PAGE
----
Cooking With Winter Squash & Pumpkins



Cooking With Winter Squash & Pumpkins
Winter squash and pumpkins are a good source of vitamin A. Squash and pumpkin flesh can be used as a poultice for burns and inflammations. One large glass of juice taken before breakfast is a reliable laxative.
The seeds, high in leucine, tyrosine, and the B complex vitamins, are reputed to be a cure for both roundworms and tapeworms. The seeds are slightly sedative in nature, and it is said that they also calm sexual excitement, which may or may not be an asset. Oddly, these same seeds can cause inebriation of ducks, who are very fond of them.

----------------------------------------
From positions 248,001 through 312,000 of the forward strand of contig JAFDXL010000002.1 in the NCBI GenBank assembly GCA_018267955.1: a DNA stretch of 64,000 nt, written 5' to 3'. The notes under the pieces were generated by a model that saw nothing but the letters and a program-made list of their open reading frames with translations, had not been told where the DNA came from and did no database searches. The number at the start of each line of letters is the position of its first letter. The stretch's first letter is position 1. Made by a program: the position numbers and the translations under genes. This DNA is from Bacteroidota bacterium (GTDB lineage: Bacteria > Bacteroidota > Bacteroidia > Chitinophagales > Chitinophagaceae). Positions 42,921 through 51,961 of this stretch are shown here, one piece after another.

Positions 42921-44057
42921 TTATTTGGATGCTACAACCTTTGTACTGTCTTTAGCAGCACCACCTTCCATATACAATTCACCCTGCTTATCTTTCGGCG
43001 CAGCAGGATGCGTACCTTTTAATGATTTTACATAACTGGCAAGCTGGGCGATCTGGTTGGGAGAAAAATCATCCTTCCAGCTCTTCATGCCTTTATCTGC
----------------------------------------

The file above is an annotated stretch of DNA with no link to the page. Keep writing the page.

The leaves and blossoms are also edible. The young leaves can be cooked and eaten like any other green if you are looking for novelty. The blossoms should be eaten fresh. When choosing blossoms for any recipe, be sure to take the male flowers, that is, the flower with the longer stem. Leave the female to bear fruit. Squash and pumpkin flowers are delicately flavored.

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